Table 1--Characterization according to the facial skeletal pattern. Mean S.D. SNA ([degrees]) 83.78 3.45 SNB ([degrees]) 75.66 3.33 ANB ([degrees]) 8.13 1.76 AOBO (mm) 7.60 4.31 ANP (mm) 0.73 3.45 BNP (mm) -12.74 5.97 PGNP (mm) -12.71 7.00 Table 2--Coefficient with standard error for QAM, values of [t.sub.0], [F.sub.0], [R.sub.2] and p. Total changes Coef SE [t.sub.0] P< Constant [[beta].sub.0] = 8.87 1.12 7.932 * 0.001 SNPM [[beta].sub.1] = -1.16 0.47 -2.478 * 0.028 Orthodontic changes No analyzed measurements were included Surgical changes Constant [[beta].sub.0] = 0.18 0.70 0.252 ns 0.342 ANB [[beta].sub.1] = -2.98 0.19 -15.319 * 0.001 ANP [[beta].sub.2] = 2.89 0.24 12.227 * 0.001 OB [[beta].sub.3] = 0.32 0.12 2.789 * 0.018 Total changes [F.sub.0] P< [R.sub.2] Constant 6.14 * 0.028 26.9 SNPM Orthodontic changes No analyzed measurements were included Surgical changes Constant 124.2 * 0.001 96.3 ANB ANP OB * significant value. ns: non significant. Table 3--Frequency, mean, standard deviation and group of equal means, according to measurements. Measurements Stage Mean S.D. SNA ([degrees]) [t.sub.1] 83.7 3.456 [t.sub.2] 83.2 3.027 [t.sub.3] 83.5 3.458 SNB ([degrees]) [t.sub.1] 75.6 3.333 [t.sub.2] 75.3 3.362 [t.sub.3] 78.6 3.541 ANB ([degrees]) [t.sub.1] 8.1 1.766 [t.sub.2] 7.9 1.581 [t.sub.3] 4.9 2.441 AOBO (mm) [t.sub.1] 7.6 4.311 [t.sub.2] 6.6 2.702 [t.sub.3] 1.3 2.700 ISNA ([degrees]) [t.sub.1] 16.2 10.515 [t.sub.2] 15.4 5.461 [t.sub.3] 14.9 6.457 IS-NA (mm) [t.sub.1] 2.8 3.422 [t.sub.2] 2.2 2.568 [t.sub.3] 1.5 2.670 IINB ([degrees]) [t.sub.1] 24.5 9.599 [t.sub.2] 25.8 5.908 [t.sub.3] 26.0 5.187 II-NB (mm) [t.sub.1] 4.9 2.705 [t.sub.2] 4.7 2.236 [t.sub.3] 5.2 2.023 OJ (mm) [t.sub.1] 9.0 3.615 [t.sub.2] 8.6 2.385 [t.sub.3] 3.3 0.639 OB (mm) [t.sub.1] 3.7 4.087 [t.sub.2] 3.5 2.925 [t.sub.3] 2.2 1.471 ANP (mm) [t.sub.1] 0.7 3.455 [t.sub.2] 0.2 3.103 [t.sub.3] 0.5 3.521 BNP (mm) [t.sub.1] -12.7 5.979 [t.sub.2] -13.4 6.096 [t.sub.3] -7.7 6.226 PGNP (mm) [t.sub.1] -12.7 7.004 [t.sub.2] -13.3 7.398 [t.sub.3] -6.6 7.465 ISSN ([degrees]) [t.sub.1] 99.9 11.121 [t.sub.2] 98.7 5.867 [t.sub.3] 98.6 6.126 IIPM ([degrees]) [t.sub.1] 90.1 9.858 [t.sub.2] 91.3 5.867 [t.sub.3] 89.3 5.373 SNPP ([degrees]) [t.sub.1] 7.8 2.713 [t.sub.2] 7.3 2.992 [t.sub.3] 7.6 2.843 SNPM ([degrees]) [t.sub.1] 38.7 4.941 [t.sub.2] 39.1 5.604 [t.sub.3] 38.2 6.156 Table 4--Mean, standard deviation and p values according to measurement alteration due to the period. Orthodontic Measurement mean S.D p < SNA ([degrees]) -0.5 1.4 0.202 SNB ([degrees]) -0.2 0.8 0.223 ANB ([degrees]) -0.2 1.7 0.624 AOBO (mm) -0.9 3.0 0.231 ISNA ([degrees]) -0.7 11.7 0.808 IS-NA (mm) -0.5 3.6 0.536 IINB ([degrees]) 1.2 9.0 0.613 II-NB (mm) -0.2 2.7 0.778 OJ (mm) -0.4 3.0 0.559 OB (mm) -0.1 2.2 0.757 ANP (mm) -0.4 1.3 0.205 BNP (mm) -0.6 1.6 0.118 PGNP (mm) -0.6 1.9 0.219 ISSN ([degrees]) -1.2 11.4 0.675 IIPM ([degrees]) 1.2 9.7 0.644 SNPP ([degrees]) -0.4 1.8 0.344 SNPM ([degrees]) 0.4 1.9 0.428 Surgical Measurement mean S.D. p < SNA ([degrees]) 0.2 1.1 0.402 SNB ([degrees]) 3.2 1.6 0.001 ANB ([degrees]) -2.9 1.4 0.001 AOBO (mm) -5.2 2.5 0.001 ISNA ([degrees]) -0.5 3.7 0.600 IS-NA (mm) -0.6 1.4 0.109 IINB ([degrees]) 0.2 4.2 0.192 II-NB (mm) 0.4 1.3 0.192 OJ (mm) -5.2 2.1 0.001 OB (mm) -1.3 2.4 0.060 ANP (mm) 0.2 1.1 0.372 BNP (mm) 5.7 2.9 0.001 PGNP (mm) 6.7 3.7 0.001 ISSN ([degrees]) -0.1 3.6 0.900 IIPM ([degrees]) -1.9 4.2 0.089 SNPP ([degrees]) 0.3 2.2 0.608 SNPM ([degrees]) -0.8 1.4 0.040 Total Measurement mean S.D. p < SNA ([degrees]) -0.2 1.7 0.604 SNB ([degrees]) 2.9 1.6 0.001 ANB ([degrees]) -3.2 2.1 0.001 AOBO (mm) -6.2 3.3 0.001 ISNA ([degrees]) -1.2 12.9 0.711 IS-NA (mm) -1.2 4.2 0.275 IINB ([degrees]) 1.4 10.8 0.605 II-NB (mm) 0.2 2.9 0.735 OJ (mm) -5.6 3.5 0.001 OB (mm) -1.3 3.4 0.114 ANP (mm) -0.1 1.7 0.678 BNP (mm) 5.0 2.8 0.001 PGNP (mm) 6.0 3.3 0.001 ISSN ([degrees]) -1.3 12.7 0.682 IIPM ([degrees]) -0.7 11.4 0.797 SNPP ([degrees]) -0.1 0.9 0.508 SNPM ([degrees]) -0.4 2.1 0.481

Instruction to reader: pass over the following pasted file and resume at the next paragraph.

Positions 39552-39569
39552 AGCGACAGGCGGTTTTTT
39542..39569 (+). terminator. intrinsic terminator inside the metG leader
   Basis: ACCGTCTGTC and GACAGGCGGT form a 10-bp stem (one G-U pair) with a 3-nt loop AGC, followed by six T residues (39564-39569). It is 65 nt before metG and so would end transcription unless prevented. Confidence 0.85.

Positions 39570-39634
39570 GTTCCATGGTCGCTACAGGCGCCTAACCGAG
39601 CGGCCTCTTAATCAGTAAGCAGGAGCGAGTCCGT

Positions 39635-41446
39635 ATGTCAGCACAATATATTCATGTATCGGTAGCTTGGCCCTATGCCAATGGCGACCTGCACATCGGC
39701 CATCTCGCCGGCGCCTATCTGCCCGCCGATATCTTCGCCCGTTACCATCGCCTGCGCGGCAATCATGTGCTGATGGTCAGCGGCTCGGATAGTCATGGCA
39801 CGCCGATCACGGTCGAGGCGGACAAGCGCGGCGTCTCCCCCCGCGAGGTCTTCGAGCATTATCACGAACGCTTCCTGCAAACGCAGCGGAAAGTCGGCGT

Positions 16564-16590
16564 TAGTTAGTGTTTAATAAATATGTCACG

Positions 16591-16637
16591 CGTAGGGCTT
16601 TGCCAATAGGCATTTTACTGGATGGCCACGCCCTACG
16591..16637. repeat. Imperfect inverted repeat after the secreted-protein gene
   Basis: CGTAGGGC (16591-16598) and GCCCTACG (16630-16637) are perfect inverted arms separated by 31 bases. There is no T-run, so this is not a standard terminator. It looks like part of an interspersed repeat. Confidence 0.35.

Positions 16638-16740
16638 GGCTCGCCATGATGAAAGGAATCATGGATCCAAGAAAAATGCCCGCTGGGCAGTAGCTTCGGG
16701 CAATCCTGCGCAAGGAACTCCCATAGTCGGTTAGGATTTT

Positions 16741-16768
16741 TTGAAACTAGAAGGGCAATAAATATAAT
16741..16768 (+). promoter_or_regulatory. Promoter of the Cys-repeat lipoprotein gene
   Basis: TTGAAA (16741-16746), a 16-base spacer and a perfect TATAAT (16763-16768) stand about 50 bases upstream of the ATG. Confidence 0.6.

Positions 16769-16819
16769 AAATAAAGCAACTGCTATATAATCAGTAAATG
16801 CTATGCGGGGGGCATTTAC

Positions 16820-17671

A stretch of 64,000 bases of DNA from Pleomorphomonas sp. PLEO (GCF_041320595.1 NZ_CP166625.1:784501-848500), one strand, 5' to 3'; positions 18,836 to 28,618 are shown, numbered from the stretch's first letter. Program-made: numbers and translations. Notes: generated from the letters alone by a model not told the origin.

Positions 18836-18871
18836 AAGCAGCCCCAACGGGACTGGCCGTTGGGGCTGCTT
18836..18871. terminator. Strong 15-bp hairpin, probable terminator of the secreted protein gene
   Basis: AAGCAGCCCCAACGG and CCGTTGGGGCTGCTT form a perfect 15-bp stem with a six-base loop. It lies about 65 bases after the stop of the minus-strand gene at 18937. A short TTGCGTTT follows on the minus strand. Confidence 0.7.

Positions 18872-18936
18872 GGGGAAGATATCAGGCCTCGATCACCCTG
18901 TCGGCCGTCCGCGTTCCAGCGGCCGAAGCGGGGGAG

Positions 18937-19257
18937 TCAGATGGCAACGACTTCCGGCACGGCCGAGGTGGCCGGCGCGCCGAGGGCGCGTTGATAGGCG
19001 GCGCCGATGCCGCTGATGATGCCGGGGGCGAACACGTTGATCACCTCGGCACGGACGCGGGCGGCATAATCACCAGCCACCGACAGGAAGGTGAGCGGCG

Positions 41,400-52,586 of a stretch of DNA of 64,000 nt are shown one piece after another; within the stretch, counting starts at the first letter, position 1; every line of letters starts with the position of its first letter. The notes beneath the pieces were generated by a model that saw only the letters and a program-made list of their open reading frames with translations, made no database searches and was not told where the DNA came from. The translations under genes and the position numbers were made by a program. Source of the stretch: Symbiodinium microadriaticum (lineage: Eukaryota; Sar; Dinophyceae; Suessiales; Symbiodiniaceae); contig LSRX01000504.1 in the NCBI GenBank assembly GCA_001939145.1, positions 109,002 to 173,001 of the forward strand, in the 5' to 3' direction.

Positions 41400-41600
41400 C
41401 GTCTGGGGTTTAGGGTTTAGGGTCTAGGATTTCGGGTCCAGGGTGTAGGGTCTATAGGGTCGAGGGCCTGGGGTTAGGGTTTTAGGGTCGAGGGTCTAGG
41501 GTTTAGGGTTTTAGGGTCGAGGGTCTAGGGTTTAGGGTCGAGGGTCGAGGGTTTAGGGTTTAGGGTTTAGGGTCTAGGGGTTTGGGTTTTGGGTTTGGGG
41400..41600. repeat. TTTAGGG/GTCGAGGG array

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|Author:||Boeck, Eloisa Marcantonio; Kuramae, Mayury; Lunardi, Nadia; Santos-Pinto, Ary dos; Mazzonetto, Renat|
|Publication:||Brazilian Oral Research|
|Date:||Apr 1, 2010|